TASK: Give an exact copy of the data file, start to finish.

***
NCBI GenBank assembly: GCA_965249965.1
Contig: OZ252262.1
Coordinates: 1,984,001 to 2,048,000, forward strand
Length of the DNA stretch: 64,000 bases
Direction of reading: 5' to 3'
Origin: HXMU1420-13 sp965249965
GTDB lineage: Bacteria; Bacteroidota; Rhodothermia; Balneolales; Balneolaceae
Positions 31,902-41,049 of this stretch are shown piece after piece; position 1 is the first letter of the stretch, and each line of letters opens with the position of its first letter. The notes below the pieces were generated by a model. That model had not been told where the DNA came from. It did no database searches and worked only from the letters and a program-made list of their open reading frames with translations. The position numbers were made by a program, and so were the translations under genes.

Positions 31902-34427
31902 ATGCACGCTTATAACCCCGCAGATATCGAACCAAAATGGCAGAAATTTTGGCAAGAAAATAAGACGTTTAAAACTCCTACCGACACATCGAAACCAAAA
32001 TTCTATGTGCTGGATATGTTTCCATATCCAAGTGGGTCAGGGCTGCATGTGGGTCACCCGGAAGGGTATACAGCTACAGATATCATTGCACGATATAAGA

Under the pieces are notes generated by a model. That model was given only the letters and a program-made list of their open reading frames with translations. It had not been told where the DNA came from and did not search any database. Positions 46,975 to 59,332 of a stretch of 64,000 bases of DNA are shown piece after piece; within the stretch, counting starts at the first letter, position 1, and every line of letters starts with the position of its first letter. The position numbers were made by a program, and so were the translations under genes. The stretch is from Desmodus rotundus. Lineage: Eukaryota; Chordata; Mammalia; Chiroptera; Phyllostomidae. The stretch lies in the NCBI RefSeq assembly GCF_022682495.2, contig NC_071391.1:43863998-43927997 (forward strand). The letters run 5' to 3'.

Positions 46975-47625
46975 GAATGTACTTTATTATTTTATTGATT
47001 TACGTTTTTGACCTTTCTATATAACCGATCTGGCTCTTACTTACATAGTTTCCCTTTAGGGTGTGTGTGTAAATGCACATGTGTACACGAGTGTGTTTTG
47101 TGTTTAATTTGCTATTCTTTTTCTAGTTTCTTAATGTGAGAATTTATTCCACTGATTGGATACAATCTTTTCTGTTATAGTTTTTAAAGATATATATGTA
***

NCBI GenBank assembly: GCA_965249965.1
Contig: OZ252262.1
Coordinates: 1,984,001 to 2,048,000, forward strand
Length of the DNA stretch: 64,000 bases
Direction of reading: 5' to 3'
Origin: HXMU1420-13 sp965249965
GTDB lineage: Bacteria; Bacteroidota; Rhodothermia; Balneolales; Balneolaceae
Positions 31,902-41,049 of this stretch are shown piece after piece; position 1 is the first letter of the stretch, and each line of letters opens with the position of its first letter. The notes below the pieces were generated by a model. That model had not been told where the DNA came from. It did no database searches and worked only from the letters and a program-made list of their open reading frames with translations. The position numbers were made by a program, and so were the translations under genes.

Positions 31902-34427
31902 ATGCACGCTTATAACCCCGCAGATATCGAACCAAAATGGCAGAAATTTTGGCAAGAAAATAAGACGTTTAAAACTCCTACCGACACATCGAAACCAAAA
32001 TTCTATGTGCTGGATATGTTTCCATATCCAAGTGGGTCAGGGCTGCATGTGGGTCACCCGGAAGGGTATACAGCTACAGATATCATTGCACGATATAAGA

Under the pieces are notes generated by a model. That model was given only the letters and a program-made list of their open reading frames with translations. It had not been told where the DNA came from and did not search any database. Positions 46,975 to 59,332 of a stretch of 64,000 bases of DNA are shown piece after piece; within the stretch, counting starts at the first letter, position 1, and every line of letters starts with the position of its first letter. The position numbers were made by a program, and so were the translations under genes. The stretch is from Desmodus rotundus. Lineage: Eukaryota; Chordata; Mammalia; Chiroptera; Phyllostomidae. The stretch lies in the NCBI RefSeq assembly GCF_022682495.2, contig NC_071391.1:43863998-43927997 (forward strand). The letters run 5' to 3'.

Positions 46975-47625
46975 GAATGTACTTTATTATTTTATTGATT
47001 TACGTTTTTGACCTTTCTATATAACCGATCTGGCTCTTACTTACATAGTTTCCCTTTAGGGTGTGTGTGTAAATGCACATGTGTACACGAGTGTGTTTTG
47101 TGTTTAATTTGCTATTCTTTTTCTAGTTTCTTAATGTGAGAATTTATTCCACTGATTGGATACAATCTTTTCTGTTATAGTTTTTAAAGATATATATGTA